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tv   Hearing on Preserving Social Security  CSPAN  June 21, 2022 9:48am-11:51am EDT

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next, the senate budget committee looking at preserving social security. some senators and witnesses argue that the tax code should be more fair and that the wealthiest americans need to pay more into the system. others think that social security needs to be on more secure financial ground before expanding benefits. the hearing is two hours.
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sen. sanders: today we have a hearing on today we have a hearing on a subject that is of a norma's interest to almost every american. that is the future of social security in our country. let me thank all of our panelists for being with us. and let me thank the senators, who i know are going to be filtering in as the hearing progresses. my understanding is that ranking member lindsey graham has a scheduling conflict and will be making his opening
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statement after our witnesses testify, is that right? social security, as everybody knows, is one of the most popular and successful government programs in the history of our nation. for more than 80 years in good times and bad, social security has paid out every benefit ode to every eligible american on time and without delay. i think that is important to make that point. we live in a moment of great insecurity. and yet, social security, since its inception has never failed the american people and remains a program enormously important to them. one that they can rely upon. not was over eight decades of operation, not during the pandemic, not around the wall
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street crash has anyone ever received a letter or phone call from the social security administration saying, sorry the economy is not doing well and we need to cut your benefits. never happened. if i have anything to say about it never will happen. today, while many people take social security for granted because it has been around for a long time, let us remember before social security was created in 1935 about half of our nations seniors were living in poverty. today, low the poverty rate is still too high for seniors, that rate is just 8.9%. 50% before security, less than 9% today. we have to do better but that is a significant improvement. without social security is estimated some 22 million americans, including more than 16 million seniors, would be living in poverty. yet, despite this important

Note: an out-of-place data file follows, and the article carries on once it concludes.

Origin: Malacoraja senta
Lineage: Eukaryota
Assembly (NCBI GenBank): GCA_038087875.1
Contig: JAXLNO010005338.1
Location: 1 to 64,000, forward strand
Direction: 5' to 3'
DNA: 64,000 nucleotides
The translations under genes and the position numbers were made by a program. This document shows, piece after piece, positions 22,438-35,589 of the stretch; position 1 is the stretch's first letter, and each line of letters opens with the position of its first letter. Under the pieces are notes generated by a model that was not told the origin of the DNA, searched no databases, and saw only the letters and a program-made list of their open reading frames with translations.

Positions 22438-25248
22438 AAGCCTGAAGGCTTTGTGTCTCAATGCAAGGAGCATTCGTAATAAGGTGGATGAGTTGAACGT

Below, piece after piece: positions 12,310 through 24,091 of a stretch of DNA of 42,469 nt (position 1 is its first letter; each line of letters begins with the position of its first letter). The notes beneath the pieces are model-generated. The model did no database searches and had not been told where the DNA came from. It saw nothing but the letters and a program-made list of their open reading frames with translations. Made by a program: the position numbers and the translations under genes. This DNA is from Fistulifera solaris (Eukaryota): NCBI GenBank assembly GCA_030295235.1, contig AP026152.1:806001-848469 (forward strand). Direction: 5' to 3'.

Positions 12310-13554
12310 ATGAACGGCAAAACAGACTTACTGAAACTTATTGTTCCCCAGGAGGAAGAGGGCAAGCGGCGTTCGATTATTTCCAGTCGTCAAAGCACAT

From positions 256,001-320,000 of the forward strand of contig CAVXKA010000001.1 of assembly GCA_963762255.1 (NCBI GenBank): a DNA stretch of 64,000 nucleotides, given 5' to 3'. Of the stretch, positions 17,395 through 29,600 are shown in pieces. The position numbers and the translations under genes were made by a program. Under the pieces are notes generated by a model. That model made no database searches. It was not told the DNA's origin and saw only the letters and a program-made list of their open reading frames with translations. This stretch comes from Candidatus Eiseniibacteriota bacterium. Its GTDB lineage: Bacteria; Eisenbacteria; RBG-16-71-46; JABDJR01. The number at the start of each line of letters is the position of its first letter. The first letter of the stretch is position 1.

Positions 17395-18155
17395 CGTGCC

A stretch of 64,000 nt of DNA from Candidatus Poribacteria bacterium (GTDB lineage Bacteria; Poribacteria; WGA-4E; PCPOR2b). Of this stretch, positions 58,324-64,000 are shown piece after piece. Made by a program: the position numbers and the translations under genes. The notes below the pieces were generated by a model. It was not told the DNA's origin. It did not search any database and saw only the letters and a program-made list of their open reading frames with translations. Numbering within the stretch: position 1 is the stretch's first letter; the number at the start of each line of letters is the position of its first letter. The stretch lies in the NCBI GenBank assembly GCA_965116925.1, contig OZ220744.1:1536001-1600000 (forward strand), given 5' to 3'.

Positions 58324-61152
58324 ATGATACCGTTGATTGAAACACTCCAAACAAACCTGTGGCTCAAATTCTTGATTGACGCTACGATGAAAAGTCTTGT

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success we should be clear. the tens of millions of senior citizens are still struggling today to make ends meet, and many older workers are scared. they are literally frightened to death that they will never be able to retire with any shred of dignity. according to the most recent data that i have seen, 12% of seniors in america are trying to live on an income of less than $10,000 a year. got that? 12%, less than $10,000 a year. i do not know how anyone, seniors or otherwise, kill live until less than 10,000. equally important, 55% of seniors are trying to survive on less than $25,000 a year. think about that? when you are a senior you are dependent on prescription drugs, health care, trying to keep your home warm, trying to make it on $25,000 a year. that is more than half of the seniors in america.
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adding insult to injury, and this is an enormously important point that i think we do not make often enough. about half of older americans who are 55 years of age and older have no retirement savings. got that? 55 years of age in america, you have worked your entire life, you have zero in the bank for when you retire. they are dependent on a social security benefit today that is less than 1500 and $40 a month on average. despite what some politicians have been saying for years, social security today is not on line for going broke. social security has a 2.5 trillion dollar surplus in the trust, and it can pay out every benefit ode to every eligible american for the next 13 years. okay?
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the social security, you pay out all of your benefits for the next 13 years, with the actuaries and i want, what most people want is more than 13 years. the actuaries talk about 75 years being the kind of number that we should have as we go forward. after that, after that 13 years social security estimates that there will be enough funding, the social security administration estimates that there will be enough funding available to pay 80% of promised benefits. all benefits for the next 13 years, 80% after that. given that reality our job, in my view, is not to cut social security. it is not to raise the retirement age as many of my republican colleagues would have us do. our job is to expand social security so that everyone in america can retire with the
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dignity that he or she deserves. that every person in this country with a disability should be able to retire with the security they need. that is what the social security expansion act, that i have introduced today along with senators warren, white house, virtually, van hollen, booker, and gillibrand is all about. this legislation has been endorsed by many organizations. good in the alliance for -- the american federation of teachers, and many, many other organizations. according to a letter, this is an important part of what this hearing is about today. according to a letter that i received from the social security administration this morning, this legislation will fully fund social security for the next 75 years. and, expand benefits for senior citizens and people with